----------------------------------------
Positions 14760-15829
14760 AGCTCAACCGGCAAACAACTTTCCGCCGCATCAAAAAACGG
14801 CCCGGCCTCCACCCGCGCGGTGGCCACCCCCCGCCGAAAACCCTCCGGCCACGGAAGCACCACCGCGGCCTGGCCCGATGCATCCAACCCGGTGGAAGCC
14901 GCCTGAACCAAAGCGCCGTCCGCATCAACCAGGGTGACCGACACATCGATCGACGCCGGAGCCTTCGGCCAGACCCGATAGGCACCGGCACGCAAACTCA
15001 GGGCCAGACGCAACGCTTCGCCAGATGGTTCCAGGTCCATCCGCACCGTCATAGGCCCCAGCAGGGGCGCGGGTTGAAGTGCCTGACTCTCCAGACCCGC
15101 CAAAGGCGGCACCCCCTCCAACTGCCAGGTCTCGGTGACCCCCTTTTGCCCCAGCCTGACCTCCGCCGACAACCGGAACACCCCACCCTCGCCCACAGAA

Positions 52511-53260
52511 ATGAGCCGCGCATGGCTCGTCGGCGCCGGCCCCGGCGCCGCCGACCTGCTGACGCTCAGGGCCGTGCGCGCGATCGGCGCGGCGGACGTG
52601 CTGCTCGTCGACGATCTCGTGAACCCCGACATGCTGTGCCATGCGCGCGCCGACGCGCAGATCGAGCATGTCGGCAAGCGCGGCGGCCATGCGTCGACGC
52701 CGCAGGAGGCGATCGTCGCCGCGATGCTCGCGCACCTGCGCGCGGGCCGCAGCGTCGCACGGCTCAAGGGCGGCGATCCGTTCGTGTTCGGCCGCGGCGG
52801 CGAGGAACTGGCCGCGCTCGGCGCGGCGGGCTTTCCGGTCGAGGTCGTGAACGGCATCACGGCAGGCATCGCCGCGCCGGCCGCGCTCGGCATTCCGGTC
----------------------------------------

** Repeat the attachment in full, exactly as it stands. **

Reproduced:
Positions 14760-15829
14760 AGCTCAACCGGCAAACAACTTTCCGCCGCATCAAAAAACGG
14801 CCCGGCCTCCACCCGCGCGGTGGCCACCCCCCGCCGAAAACCCTCCGGCCACGGAAGCACCACCGCGGCCTGGCCCGATGCATCCAACCCGGTGGAAGCC
14901 GCCTGAACCAAAGCGCCGTCCGCATCAACCAGGGTGACCGACACATCGATCGACGCCGGAGCCTTCGGCCAGACCCGATAGGCACCGGCACGCAAACTCA
15001 GGGCCAGACGCAACGCTTCGCCAGATGGTTCCAGGTCCATCCGCACCGTCATAGGCCCCAGCAGGGGCGCGGGTTGAAGTGCCTGACTCTCCAGACCCGC
15101 CAAAGGCGGCACCCCCTCCAACTGCCAGGTCTCGGTGACCCCCTTTTGCCCCAGCCTGACCTCCGCCGACAACCGGAACACCCCACCCTCGCCCACAGAA

Positions 52511-53260
52511 ATGAGCCGCGCATGGCTCGTCGGCGCCGGCCCCGGCGCCGCCGACCTGCTGACGCTCAGGGCCGTGCGCGCGATCGGCGCGGCGGACGTG
52601 CTGCTCGTCGACGATCTCGTGAACCCCGACATGCTGTGCCATGCGCGCGCCGACGCGCAGATCGAGCATGTCGGCAAGCGCGGCGGCCATGCGTCGACGC
52701 CGCAGGAGGCGATCGTCGCCGCGATGCTCGCGCACCTGCGCGCGGGCCGCAGCGTCGCACGGCTCAAGGGCGGCGATCCGTTCGTGTTCGGCCGCGGCGG
52801 CGAGGAACTGGCCGCGCTCGGCGCGGCGGGCTTTCCGGTCGAGGTCGTGAACGGCATCACGGCAGGCATCGCCGCGCCGGCCGCGCTCGGCATTCCGGTC